From an early age, I have always enjoyed capturing the human form through drawing. As a working artist, my focus has been to create figurative works using personal photographs as a reference. Beginning with graphite and dabbled in many mediums, have recently discovered collage. I enjoy the idea of using sharp geometric shapes to create the classic oraganic beauty of the figures, and therefore use mostly triangles and rectangles throughout each piece. Using resourced magazines, I carefully build my pallet of colors that I essentially use to “paint with paper.” For this series, I have focused on applying this magazine paper to canvas and board using an acrylic gloss medium and varnish. I have finished each piece with an UVLC stablizing varnish for protection from light damage. This series has been a springboard into this new and amazing medium that I hope keep exploring.
First Thursday Grand Opening June 5, 2014
ZONOVERGOTEN - First Thursday July 3, 2014
Pieced Together - First Thursday September 4, 2014
Illustration - First Thursday October 2, 2014
Abstract Expressionism, First Thursday July 2, 2015
David’s creative energy is free flowing and comes from a subconsciousness within his inner core. He believes art should always make you feel something - Something that is unexpected; Something that is raw and natural.
When the paintings are finished, they remind David of places around him that are intermixed with his innermost and subliminal thoughts. His style is “Expressionism" and/or "Abstract Expressionism". David has always been drawn to and inspired by the early work of Jackson Pollock, the expressive self-portraits of Frida Kahlo, and the strangeness of Dali. He also draws upon the figurative modernism of Chagall, as well as, Rothko’s affinity for colors that express energy and ecstasy.
There is fine line between consciousness and our subconsciousness. The images that David created in this series are inspired by the reflections in his mind between these two worlds. Although we all live in both worlds, we are unaware of how they work together to create our reality. The question that David is exploring in this series is, “What happens to our perception at the moment our subconscious momentarily spills over into our day to day reality?”
The thin line in David’s work represents the division between a dichotomy: land & water, night & day, reality & fantasy, and our conscious and subconscious worlds. These dichotomies merge for only a moment, a split second, and at that juncture the reflection is purely magical, yet non-tangible.
My earliest memories of art happened before I was in school. When my grandmother and I would decide to have an adventure, we would pack a lunch and ride the streetcar to the end of the line and walk forever to the river to skip rocks and sit in the shade of a huge rock cliff. We’d look at the Indian rock paintings that covered the cliff and decide what stories the Indians were telling. I would fix the paintings with my color crayons so the stories made more sense, or just to make them look better. My grandmother assumed it was fine for me to fix the paintings because she was at least half an Indian. When we weren’t able to go on adventures, I would fix the pictures in my coloring books, adding objects to the pictures with a black pen and coloring them in.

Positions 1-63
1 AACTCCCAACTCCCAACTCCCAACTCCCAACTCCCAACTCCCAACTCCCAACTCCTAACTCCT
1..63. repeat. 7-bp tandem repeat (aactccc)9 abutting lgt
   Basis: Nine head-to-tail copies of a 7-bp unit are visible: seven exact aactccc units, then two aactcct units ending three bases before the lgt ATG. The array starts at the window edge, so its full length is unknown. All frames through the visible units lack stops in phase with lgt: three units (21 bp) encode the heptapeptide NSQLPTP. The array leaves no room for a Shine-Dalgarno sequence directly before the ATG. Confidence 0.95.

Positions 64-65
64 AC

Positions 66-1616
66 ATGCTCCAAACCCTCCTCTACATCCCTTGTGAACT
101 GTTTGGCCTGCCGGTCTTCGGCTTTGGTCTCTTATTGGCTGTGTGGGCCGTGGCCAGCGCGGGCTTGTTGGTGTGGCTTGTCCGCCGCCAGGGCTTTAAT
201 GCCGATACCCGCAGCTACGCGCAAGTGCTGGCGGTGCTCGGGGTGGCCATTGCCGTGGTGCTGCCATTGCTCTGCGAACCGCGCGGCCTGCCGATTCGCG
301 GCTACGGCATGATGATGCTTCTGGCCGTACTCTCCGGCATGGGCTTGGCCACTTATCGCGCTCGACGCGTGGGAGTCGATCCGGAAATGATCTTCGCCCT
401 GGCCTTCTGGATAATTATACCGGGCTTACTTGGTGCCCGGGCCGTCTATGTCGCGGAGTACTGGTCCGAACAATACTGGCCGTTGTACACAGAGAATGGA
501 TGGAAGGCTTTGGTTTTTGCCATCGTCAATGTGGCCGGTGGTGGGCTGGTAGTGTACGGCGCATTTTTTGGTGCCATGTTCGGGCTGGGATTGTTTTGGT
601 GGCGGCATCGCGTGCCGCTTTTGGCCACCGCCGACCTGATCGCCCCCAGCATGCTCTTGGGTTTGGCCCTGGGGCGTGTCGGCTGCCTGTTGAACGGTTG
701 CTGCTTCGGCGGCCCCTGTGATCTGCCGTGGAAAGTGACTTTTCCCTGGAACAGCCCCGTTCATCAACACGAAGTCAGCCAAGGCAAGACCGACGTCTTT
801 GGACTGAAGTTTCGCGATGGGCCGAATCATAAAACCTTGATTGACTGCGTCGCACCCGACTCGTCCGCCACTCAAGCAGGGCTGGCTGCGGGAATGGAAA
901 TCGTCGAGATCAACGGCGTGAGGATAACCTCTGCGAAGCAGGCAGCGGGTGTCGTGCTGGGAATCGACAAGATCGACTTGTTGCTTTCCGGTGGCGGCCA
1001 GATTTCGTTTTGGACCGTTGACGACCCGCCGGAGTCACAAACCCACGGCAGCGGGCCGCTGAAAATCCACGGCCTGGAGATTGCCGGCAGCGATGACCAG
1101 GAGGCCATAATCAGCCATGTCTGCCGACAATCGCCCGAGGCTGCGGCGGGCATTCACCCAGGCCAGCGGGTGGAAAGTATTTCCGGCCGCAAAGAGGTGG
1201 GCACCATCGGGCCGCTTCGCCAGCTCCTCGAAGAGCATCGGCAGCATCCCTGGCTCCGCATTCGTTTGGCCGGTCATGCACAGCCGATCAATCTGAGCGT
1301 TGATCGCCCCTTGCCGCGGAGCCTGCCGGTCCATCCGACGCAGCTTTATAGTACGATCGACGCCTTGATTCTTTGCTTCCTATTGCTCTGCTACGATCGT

My art is not inspired by a specific thing or person or act. Rather, when I initially commence painting, it is like striking the first note or chord of a jazz composition that leads me to compose the next, and the next. I paint, and painting inspires my recollection of reality, which is a continuous memory of what was; an internal autobiographical movie. Where some are moved to create concrete things like animals or mountains, my personal expression of beauty is exhibited through my work, with lines, colors, shapes and textures.
From the time I was a child drawing with crayons on a rock wall until now, I have been exploring the world of art in all of its forms. After an initial art class, which I took with my mother at the age of 15, I went on to formally study art at Oregon State. During my time there, I earned a full scholarship to Brooklyn School of Art in New York, where I continued to expand my knowledge of art history and principles of design. I went on to place my paintings and sculptures in select collections in several countries. While traveling the world, I experienced beauty in everything: the symbolism of a sculpture in Indonesia and the elegance of a flower in Thailand. The extravagance of architecture in Turkey and Iran. They inspired me to rise to higher standards in my own expression.
After gaining years of experience and knowledge through extensive travel and countless hours of experimentation, I am finally in a place where I feel ready to show my work once again.